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At the heart of general practice since 1960

Our duty on hep B immunisation

Dr Christine Dewbury (Features, January 26) puts the onus for viral screening of medical students on to medical schools as an occupational health issue. But many

at-risk patients have jobs that do not have a staff health service or access to an occupational health system.

Some time ago I trawled through our practice computer records for all doctors, dentists, nurses, policemen, firemen, paramedics, undertakers, nursing homes and rest home care workers, first-aiders, prostitutes, homosexuals and so on – any one whose occupation or behaviour might expose them to body fluids. All were offered hepatitis B immunisation.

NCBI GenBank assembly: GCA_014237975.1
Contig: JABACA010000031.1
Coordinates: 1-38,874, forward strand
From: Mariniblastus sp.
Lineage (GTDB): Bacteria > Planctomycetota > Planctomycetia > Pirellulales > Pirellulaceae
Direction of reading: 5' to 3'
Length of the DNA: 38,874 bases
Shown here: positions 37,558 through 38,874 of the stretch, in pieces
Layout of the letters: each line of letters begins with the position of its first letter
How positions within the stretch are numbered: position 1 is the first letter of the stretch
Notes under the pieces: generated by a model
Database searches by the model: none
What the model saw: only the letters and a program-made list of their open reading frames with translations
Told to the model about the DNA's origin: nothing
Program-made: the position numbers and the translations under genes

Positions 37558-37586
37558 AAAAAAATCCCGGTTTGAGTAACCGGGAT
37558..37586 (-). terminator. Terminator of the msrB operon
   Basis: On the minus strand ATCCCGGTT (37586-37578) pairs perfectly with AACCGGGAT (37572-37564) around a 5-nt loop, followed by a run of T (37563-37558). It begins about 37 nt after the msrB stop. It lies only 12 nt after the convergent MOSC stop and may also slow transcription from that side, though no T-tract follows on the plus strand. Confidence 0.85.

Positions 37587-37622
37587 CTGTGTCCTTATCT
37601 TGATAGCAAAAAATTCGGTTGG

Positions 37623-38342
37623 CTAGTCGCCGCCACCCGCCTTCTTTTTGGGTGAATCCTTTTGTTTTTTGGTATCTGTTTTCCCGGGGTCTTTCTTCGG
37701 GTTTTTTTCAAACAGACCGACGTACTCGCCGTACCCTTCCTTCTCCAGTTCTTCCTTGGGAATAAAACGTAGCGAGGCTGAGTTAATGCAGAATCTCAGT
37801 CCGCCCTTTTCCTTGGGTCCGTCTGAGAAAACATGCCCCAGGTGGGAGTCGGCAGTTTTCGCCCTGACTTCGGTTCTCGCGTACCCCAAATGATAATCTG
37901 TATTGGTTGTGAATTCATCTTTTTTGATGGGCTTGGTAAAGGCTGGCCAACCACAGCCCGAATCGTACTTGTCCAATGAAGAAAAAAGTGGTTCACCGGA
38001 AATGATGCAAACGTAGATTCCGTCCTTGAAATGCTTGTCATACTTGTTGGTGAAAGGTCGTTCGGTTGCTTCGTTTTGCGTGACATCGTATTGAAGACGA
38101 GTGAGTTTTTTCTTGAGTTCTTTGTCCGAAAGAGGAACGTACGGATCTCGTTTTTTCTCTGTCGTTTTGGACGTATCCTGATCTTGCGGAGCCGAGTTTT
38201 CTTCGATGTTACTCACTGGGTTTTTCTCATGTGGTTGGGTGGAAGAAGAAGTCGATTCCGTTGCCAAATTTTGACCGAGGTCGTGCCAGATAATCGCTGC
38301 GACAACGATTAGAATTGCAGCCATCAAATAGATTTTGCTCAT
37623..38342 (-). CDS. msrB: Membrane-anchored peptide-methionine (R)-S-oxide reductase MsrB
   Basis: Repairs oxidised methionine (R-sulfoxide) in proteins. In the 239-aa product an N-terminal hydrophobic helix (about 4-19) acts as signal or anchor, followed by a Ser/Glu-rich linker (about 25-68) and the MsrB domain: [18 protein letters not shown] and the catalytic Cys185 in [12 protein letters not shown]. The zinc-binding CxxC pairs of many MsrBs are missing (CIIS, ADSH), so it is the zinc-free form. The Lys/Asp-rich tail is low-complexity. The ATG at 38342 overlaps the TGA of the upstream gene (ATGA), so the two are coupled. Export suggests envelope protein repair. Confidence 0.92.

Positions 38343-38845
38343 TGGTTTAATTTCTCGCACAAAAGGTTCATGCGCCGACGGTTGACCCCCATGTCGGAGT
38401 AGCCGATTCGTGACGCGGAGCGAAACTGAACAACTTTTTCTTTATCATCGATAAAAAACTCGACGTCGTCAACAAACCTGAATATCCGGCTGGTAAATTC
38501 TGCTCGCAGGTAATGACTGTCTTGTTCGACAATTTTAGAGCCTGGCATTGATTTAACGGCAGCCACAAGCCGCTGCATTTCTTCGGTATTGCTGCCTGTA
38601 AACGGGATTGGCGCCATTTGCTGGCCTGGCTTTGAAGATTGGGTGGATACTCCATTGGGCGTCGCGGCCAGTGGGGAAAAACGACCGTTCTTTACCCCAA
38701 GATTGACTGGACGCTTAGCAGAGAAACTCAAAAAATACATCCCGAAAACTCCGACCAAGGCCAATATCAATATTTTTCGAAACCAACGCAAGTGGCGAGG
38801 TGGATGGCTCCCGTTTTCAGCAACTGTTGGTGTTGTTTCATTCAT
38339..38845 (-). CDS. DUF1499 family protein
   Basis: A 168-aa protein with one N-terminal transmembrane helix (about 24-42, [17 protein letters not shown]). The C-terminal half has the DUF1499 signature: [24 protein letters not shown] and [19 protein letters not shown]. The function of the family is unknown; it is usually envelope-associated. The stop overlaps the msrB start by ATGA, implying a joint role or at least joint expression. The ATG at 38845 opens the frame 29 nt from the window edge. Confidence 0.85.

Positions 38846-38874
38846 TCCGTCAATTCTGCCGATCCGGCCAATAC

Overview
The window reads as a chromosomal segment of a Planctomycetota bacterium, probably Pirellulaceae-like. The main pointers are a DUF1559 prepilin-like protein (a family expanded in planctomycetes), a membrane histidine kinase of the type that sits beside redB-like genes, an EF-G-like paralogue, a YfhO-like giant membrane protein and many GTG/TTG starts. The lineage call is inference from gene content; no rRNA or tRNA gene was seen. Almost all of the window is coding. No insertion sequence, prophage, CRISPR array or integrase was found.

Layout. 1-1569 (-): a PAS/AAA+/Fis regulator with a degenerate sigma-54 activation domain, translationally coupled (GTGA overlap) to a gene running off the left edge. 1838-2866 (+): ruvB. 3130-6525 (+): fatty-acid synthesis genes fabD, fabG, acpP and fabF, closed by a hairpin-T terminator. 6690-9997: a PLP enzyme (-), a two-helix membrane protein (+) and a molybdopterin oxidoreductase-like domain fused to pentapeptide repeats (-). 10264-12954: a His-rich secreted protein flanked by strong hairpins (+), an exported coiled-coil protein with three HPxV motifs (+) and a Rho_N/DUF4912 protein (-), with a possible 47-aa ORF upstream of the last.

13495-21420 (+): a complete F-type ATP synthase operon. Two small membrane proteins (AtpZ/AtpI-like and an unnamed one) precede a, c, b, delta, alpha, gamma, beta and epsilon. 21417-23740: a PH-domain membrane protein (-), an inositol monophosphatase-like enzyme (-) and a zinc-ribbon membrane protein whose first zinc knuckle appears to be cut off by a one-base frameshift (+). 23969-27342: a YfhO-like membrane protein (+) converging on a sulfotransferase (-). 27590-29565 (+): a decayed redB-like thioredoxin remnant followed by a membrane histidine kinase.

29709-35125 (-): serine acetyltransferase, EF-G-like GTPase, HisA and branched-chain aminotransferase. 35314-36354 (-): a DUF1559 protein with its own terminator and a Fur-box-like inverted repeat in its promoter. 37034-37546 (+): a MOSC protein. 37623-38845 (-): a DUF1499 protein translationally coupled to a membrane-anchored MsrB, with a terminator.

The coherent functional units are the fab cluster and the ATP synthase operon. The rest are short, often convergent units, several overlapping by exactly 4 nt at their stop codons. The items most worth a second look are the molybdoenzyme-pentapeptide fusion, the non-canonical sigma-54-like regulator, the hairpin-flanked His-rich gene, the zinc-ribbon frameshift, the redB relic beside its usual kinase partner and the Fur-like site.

As new patients are given their new patient checks their occupation is noted and they are offered an initial hepatitis B immunisation course if it is indicated.

Periodic hepatitis B status blood checks can be done on those previously immunised. I perceive that as soon as I know their occupation or risk then I owe them a duty of care to offer hepatitis B immunisation.

Many of our patients are taking potential risks but there is no occupational health service to help protect them. I perceive this omission can be filled by well-trained nurses in general practice and initiated during screening sessions.

Glynis Bellamy

Clinical Nurse Specialist



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